In Queyras, the Col d’Agnel is located on the border between France and Italy. With an altitude of 2,744 meters, it represents a real challenge for more experienced sportsmen and women. From Guillestre, 42 kilometers of ascent and 1,736 meters of difference in altitude await the most courageous cyclists. In the heart of Queyras, you can admire the citadel of Fort Queyras, an old medieval castle transformed into an impregnable citadel by Vauban. The breathtaking view of the Southern Alps peaks, especially Mount Viso, is a reward appreciated after a sustained effort.

Agnel Pass

The col de Larche (Larche Pass)

In the Mercantour National Natural Park, the Col de Larche culminates at an altitude of 1,991 meters. It separates France from Italy and provides a junction between Ubaye and Piedmont. The road is marked out by fortifications that testify to the strategic role of this communication route. From Les Gleizolles, 682 meters of elevation gain await cyclists. With an average gradient of 4.24%, it is one of the most accessible major Alpine passes and offers a good workout before challenging the most athletic routes.

Larche Pass

Le col d’Allos

Linking the Ubaye valley to the Verdon valley, the Col d’Allos culminates at an altitude of 2,247 meters. From Barcelonnette, more than 1,100 meters of difference in altitude await the cyclists. The fortified town of Colmars is the starting point from the Verdon valley. The Col d’Allos is located on the Route des Grandes Alpes and is part of the circuit of the three passes with La Cayolle’s and Les Champs’. During the summer season, time slots without road traffic are provided to allow cyclists to enjoy a safe ascent by bike: ask the Tourist Office for the next dates.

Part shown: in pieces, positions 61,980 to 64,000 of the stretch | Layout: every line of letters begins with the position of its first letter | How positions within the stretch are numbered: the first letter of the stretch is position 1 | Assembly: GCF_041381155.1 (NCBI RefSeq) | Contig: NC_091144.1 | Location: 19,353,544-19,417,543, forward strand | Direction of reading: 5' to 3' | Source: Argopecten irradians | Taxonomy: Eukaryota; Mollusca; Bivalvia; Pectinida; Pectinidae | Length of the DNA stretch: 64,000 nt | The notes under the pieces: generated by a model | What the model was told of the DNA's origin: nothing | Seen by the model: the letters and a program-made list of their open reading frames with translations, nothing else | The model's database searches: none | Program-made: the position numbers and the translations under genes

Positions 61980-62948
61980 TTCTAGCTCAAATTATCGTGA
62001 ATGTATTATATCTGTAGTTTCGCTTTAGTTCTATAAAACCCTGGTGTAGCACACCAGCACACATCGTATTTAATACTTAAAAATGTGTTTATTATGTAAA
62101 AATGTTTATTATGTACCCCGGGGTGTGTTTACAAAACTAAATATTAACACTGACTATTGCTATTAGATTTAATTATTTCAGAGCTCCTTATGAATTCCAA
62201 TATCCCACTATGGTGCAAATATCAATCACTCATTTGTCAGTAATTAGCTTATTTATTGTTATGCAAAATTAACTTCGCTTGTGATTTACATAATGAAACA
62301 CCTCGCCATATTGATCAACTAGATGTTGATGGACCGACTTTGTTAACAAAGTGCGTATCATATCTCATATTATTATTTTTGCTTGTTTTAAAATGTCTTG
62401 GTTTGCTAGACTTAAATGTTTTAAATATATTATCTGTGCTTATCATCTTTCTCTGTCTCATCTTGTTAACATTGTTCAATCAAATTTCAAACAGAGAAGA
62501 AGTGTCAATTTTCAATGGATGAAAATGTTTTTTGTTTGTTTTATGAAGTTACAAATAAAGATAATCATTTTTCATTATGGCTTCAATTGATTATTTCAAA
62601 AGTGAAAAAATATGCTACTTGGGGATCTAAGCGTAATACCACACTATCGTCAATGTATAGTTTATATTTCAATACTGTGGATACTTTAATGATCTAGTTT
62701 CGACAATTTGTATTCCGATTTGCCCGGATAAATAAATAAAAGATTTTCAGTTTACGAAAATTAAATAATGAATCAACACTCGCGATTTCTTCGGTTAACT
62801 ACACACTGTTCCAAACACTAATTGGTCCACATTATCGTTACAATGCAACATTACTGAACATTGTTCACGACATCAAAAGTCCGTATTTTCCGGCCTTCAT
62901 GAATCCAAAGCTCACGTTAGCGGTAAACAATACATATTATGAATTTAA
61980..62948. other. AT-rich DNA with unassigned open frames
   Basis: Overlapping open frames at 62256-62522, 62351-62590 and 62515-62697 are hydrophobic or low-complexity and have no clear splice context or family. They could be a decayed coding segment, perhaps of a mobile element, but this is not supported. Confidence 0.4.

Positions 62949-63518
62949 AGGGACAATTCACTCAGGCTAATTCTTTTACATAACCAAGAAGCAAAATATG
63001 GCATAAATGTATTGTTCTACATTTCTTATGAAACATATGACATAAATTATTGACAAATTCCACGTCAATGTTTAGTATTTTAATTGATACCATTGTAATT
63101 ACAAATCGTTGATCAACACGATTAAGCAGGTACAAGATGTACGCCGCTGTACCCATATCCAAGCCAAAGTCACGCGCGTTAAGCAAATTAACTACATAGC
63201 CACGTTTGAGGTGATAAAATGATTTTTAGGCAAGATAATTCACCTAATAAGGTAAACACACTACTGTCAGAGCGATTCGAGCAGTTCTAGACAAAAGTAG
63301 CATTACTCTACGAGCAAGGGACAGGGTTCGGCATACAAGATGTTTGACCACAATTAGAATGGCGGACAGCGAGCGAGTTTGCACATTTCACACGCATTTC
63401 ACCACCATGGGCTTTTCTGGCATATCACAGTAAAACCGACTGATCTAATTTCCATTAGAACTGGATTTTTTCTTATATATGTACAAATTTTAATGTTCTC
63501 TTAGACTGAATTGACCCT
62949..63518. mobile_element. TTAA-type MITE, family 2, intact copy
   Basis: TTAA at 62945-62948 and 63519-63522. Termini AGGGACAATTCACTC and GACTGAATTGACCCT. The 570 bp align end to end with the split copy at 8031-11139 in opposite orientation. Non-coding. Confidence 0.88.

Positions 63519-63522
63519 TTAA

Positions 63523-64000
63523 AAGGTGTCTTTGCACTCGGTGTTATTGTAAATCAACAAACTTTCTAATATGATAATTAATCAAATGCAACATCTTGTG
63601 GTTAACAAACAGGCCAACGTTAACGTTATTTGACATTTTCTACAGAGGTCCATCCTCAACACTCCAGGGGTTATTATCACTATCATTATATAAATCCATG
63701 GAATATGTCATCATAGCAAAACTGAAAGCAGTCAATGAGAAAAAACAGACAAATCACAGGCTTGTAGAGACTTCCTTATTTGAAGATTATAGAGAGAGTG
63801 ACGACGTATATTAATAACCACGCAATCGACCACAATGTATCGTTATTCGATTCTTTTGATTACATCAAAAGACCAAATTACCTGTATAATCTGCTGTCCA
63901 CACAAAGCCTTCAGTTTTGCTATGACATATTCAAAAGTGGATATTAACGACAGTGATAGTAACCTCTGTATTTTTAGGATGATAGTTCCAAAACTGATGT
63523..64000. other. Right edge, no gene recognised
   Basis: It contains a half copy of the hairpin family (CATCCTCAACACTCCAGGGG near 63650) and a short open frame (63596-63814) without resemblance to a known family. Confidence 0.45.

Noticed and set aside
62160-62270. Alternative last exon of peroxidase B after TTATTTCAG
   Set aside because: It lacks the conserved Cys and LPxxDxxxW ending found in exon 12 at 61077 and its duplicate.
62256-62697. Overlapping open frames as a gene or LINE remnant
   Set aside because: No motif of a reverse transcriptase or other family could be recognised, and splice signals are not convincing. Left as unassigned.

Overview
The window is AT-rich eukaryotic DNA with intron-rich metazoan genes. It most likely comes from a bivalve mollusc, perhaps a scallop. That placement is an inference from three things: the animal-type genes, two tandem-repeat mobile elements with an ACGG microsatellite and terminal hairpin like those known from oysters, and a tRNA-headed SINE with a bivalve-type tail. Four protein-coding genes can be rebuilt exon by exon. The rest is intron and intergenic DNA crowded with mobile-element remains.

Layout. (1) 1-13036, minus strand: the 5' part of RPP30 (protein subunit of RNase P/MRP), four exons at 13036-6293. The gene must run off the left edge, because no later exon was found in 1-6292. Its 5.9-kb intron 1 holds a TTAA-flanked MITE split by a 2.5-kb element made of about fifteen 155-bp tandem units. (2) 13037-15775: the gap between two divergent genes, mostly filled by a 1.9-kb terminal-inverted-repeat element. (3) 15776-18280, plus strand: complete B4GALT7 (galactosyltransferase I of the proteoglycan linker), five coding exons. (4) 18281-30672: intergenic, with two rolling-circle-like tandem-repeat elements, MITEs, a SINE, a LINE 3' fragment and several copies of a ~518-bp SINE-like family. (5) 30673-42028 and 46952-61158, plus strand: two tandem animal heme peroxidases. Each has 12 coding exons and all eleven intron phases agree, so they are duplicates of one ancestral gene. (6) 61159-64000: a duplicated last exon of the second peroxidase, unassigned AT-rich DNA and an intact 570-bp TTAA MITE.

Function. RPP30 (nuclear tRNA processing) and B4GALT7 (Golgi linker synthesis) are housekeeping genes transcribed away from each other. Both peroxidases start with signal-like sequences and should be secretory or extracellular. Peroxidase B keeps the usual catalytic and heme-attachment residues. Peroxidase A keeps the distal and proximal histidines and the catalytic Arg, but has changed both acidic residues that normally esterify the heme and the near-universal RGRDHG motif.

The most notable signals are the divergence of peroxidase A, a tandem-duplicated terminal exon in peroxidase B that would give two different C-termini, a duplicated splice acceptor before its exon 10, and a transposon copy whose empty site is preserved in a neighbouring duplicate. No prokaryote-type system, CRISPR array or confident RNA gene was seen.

Allos Pass

The col de la Lombarde (Lombarde Pass)

On the border between France and Italy, it culminates at 2,350 meters and is close to a very popular ski resort. From the village of Isola, the ascent is a real challenge for trained cyclists, with a height difference of 1,477 meters and an average climb of 6.87%. The Tour de France riders have already taken it, to the delight of fans of the “little queen” (petite reine).

Lombarde Pass

The col de Montgenèvre (Montgenèvre pass)

Culminating at an altitude of 1,850 meters, the road is one of the main Alpine communication routes linking France to Italy. A Roman road already facilitated exchanges between Cisalpine Gaul and the territories of “Hairy Gaul” (Gaule chevelue). From La Vachette, it is necessary to count on a difference in altitude of 494 meters over a little less than 8 kilometers. The steep slope, with an average of 6.39%, requires real endurance and sustained effort.

Montgenèvre Pass


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The col de Tende (Tende Pass)

Between France and Italy, the Col de Tende culminates at an altitude of 1,871 meters. It is accessible by a track, the road taking a road tunnel located at 1,280 meters above sea level. Military remains still bear witness to the eminently strategic role of this communication route. Mountain bike enthusiasts can take the winding and stony paths that follow the old road before the tunnel was dug at the end of the XIXth century. The village of Tende is the most frequent starting point for this ascent.

Tende Pass